Abstract:This talk overviews the FusionCOMP project that addresses problems in software engineering for data-centric crowdsourcing applications. The project started in 2009 and have developed a programming language named CyLog and its execution platform Crowd4U. CyLog is a Datalog-like language that allows some predicates to be evaluated by humans. Crowd4U has an execution engine for CyLog codes and is being used for public and academic crowdsourcing projects involving more than 20 universities. This talk explains our challenges and some of the results we obtained in the project.

Bio: Atsuyuki Morishima is a professor of Research Center for Knowledge Communities, Graduate School of Library and Information and Media Studies, University of Tsukuba, Japan. For three years, he has been working with domain experts on several volunteer-based crowdsourcing projects in the library and natural disaster domains. He served as program committee members and conference officers of conferences including VLDB, SIGMOD, ICDE, EDBT, CIKM, ECDL, iConference, DASFAA, ICADL, XSym, PersDB, and DBCrowd.


Monday, November 3, 2014

11:00 a.m.
IS Building, 3rd floor

Marios Kokkodis, PhD Candidate at NYU Stern School of Business (Information Systems)

Inefficiencies in Online Labor Markets

Abstract: In an online labor marketplace (OLM) employers post jobs, receive worker applications, and make hiring decisions. Once hired, workers complete the tasks online and receive their payment along with feedback about their performance. Because of the natural heterogeneity that appears in task categories, skills, and the latent abilities of workers and employers, these markets stuffer from a series of inefficiencies. In this talk I will focus on three problems: (1) How do employers make hiring decisions:  (2) How should workers expand their skill set? (3)How does past experience transfer to new tasks?:  This work has a series of very important implications for the marketplace and its users: First, employers make better-informed and faster hiring decisions. Furthermore, workers build up their demand by strategically improving their skillset.  As a result, the marketplace becomes more efficient, and  experiences an increase in transaction volume as well as an increase in the overall satisfaction of the workers and the employers.

Bio: Marios Kokkodis is currently a fifth year PhD candidate in the Information Systems group at NYU Stern School of Business. His advisor is prof. Panos Ipeirotis. His research focuses  on inefficiencies in online labor markets (e.g., He experiments on more than 3.5 million job applications of to show evidence that his approaches reduce friction and create a more efficient marketplace. His research has been accredited by multiple awards (INFOMRS Data Mining Student award, HCOMP Doctoral consortium) and publications (Management Science, ICIS, WSDM).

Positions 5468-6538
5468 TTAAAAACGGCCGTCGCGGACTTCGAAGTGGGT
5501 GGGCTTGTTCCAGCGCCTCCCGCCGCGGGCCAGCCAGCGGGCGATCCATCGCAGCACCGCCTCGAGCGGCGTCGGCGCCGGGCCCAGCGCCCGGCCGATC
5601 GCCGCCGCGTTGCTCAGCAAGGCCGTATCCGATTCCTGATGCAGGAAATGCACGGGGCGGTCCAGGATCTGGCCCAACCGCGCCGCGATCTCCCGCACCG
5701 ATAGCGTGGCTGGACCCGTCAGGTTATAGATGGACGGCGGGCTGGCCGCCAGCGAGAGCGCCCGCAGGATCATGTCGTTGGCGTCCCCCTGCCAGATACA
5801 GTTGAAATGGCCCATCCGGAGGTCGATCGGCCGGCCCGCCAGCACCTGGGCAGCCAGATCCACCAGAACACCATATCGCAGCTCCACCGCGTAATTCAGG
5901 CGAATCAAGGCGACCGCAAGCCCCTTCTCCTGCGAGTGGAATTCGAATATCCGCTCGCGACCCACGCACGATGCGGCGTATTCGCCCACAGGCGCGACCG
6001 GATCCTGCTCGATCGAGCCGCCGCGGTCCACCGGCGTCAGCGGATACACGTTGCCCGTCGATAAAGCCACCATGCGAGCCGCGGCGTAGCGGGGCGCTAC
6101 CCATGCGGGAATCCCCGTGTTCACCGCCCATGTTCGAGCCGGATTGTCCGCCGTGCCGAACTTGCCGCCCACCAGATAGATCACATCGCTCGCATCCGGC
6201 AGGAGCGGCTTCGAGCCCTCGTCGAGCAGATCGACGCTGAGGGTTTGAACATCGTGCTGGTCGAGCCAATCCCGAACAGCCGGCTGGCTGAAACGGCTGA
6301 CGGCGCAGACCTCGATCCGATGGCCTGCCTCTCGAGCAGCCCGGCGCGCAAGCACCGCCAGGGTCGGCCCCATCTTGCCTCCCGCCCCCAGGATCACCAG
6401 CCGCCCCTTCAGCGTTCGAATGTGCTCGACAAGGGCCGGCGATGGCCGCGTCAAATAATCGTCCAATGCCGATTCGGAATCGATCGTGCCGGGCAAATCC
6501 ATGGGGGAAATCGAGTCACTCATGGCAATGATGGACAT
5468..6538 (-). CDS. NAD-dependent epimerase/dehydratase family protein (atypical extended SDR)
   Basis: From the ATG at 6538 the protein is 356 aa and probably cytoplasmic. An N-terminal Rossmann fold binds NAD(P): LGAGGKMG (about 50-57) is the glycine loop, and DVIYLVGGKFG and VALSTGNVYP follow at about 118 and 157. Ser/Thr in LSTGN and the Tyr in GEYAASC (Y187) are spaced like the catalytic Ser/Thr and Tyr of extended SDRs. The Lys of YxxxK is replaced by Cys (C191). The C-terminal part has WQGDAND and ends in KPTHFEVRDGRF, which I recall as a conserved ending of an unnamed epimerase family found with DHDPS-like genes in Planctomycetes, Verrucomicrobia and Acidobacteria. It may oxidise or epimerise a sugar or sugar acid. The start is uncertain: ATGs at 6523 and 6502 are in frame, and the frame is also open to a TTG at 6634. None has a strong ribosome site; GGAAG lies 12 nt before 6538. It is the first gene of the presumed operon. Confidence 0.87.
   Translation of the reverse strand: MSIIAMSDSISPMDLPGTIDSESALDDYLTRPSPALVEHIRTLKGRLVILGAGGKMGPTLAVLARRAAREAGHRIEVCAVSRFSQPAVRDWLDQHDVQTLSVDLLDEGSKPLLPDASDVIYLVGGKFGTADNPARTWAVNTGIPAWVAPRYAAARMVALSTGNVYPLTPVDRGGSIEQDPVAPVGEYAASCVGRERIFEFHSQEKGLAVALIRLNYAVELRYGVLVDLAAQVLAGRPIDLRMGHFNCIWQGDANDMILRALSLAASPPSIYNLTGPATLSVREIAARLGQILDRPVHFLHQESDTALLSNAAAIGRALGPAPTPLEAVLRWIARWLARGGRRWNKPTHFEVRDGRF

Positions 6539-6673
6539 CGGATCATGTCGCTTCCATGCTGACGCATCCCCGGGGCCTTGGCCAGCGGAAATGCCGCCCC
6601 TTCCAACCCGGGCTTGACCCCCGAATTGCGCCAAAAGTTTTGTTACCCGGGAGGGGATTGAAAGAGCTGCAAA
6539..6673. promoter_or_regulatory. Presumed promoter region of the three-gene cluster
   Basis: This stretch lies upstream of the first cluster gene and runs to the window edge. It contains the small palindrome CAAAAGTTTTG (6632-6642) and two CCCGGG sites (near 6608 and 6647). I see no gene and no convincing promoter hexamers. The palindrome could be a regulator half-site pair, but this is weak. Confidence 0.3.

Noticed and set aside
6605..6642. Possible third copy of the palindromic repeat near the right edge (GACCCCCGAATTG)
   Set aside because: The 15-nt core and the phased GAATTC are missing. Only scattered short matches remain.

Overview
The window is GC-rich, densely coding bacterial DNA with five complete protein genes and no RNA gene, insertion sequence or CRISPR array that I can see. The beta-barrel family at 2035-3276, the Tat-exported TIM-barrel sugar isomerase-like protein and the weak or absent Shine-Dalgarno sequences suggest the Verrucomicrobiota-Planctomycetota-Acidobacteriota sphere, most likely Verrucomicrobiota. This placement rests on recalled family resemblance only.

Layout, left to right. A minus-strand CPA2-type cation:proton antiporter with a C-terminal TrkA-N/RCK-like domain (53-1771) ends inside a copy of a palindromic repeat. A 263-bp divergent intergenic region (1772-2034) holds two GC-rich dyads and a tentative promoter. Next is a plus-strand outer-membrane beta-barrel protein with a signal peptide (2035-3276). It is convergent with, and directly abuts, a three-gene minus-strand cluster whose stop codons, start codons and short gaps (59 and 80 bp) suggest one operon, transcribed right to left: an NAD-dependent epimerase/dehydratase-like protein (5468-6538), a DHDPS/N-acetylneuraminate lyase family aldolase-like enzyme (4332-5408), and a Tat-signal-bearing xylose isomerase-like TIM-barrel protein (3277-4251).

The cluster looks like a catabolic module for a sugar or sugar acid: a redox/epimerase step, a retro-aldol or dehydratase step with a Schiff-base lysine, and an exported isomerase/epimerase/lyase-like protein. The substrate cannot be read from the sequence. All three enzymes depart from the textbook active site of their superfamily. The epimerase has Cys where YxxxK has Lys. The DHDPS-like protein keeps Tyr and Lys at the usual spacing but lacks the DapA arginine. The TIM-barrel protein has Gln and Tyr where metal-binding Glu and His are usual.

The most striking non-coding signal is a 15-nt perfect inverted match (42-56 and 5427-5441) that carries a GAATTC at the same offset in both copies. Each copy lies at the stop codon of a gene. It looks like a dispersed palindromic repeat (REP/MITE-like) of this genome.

Wednesday, October 29, 2014

6:30 p.m., Meet the Speaker with pizza
7:00 p.m., Talk
IS Building, Room 501

Joe Trost, Director of Software Verification Test (SVT) at Tollgrade Communications, Inc.

SmartGrid– An Introduction to Medium Voltage Utility Power Line Sensors

Abstract: Smart Grid reliability starts with better visibility into the backbone of the grid – the distribution network. With distribution monitoring systems, there is better detection of faults with real- time information (e.g. type of fault, cause and location); classify different types of line disturbances; and continuously monitor load and power quality across all three phases of a medium voltage distribution network. Monitoring is made possible with Medium Voltage (MV) Sensors with these features: inductively powered with flexible communications offered through cellular or Wi-Fi with operations down to 3 amps. Key sensor measurements include: load current, fault current, electric field strength, power factor, phase angle, sags, surges, wire temperature and harmonics. This talk will include a demonstration of sensors from Tollgrade. We will power them up and simulate power events on the power line so we can watch the sensor “see” the events and transmit them back to the management station.

Bio: V. Joseph Trost started tinkering with computers while in high school back in 1976. His dad had remote access to banking industry mainframes and Joe could login after hours and play computer games.  During the 1980’s Joe was a computer operator in New York City and eventually took a job with a software consulting firm as a programmer analyst writing code on COBOL, Fortran, Pascal and C. Late in the 80’s, Joe recognized the potential of computer networking and decided to focus his studies on a new technology called the “Internet”. That led him to Rich Thompson and the Telecommunications Program at the University of Pittsburgh and then to various positions at FORE Systems, Marconi Communications, Ericsson and Tollgrade.